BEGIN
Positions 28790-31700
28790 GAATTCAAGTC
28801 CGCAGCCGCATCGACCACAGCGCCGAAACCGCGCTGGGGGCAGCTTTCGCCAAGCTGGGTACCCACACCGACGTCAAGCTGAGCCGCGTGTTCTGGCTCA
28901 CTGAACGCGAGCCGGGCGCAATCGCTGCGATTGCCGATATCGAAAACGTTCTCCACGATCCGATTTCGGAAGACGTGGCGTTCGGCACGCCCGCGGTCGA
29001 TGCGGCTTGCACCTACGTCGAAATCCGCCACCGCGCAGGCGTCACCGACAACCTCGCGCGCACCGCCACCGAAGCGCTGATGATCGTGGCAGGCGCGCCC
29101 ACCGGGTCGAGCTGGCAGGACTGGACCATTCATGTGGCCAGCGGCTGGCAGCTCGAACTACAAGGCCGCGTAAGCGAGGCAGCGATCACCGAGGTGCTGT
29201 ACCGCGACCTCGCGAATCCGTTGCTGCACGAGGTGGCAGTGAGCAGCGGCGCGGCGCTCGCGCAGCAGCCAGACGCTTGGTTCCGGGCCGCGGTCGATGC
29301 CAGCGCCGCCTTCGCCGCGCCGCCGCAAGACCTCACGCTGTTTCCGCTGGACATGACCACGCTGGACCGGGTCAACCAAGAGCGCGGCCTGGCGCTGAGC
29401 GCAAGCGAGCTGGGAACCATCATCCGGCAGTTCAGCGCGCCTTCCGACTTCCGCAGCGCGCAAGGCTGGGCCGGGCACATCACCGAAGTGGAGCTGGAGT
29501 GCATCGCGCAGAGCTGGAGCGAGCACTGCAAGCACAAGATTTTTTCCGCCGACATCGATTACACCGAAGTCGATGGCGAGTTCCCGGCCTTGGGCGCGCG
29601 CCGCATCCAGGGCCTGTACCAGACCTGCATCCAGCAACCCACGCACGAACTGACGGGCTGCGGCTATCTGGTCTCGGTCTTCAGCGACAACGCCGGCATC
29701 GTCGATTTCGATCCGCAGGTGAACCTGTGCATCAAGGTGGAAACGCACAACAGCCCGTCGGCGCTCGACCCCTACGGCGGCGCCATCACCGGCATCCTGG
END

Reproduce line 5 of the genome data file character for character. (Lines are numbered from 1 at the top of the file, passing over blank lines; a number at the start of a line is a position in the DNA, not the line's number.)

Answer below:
29001 TGCGGCTTGCACCTACGTCGAAATCCGCCACCGCGCAGGCGTCACCGACAACCTCGCGCGCACCGCCACCGAAGCGCTGATGATCGTGGCAGGCGCGCCC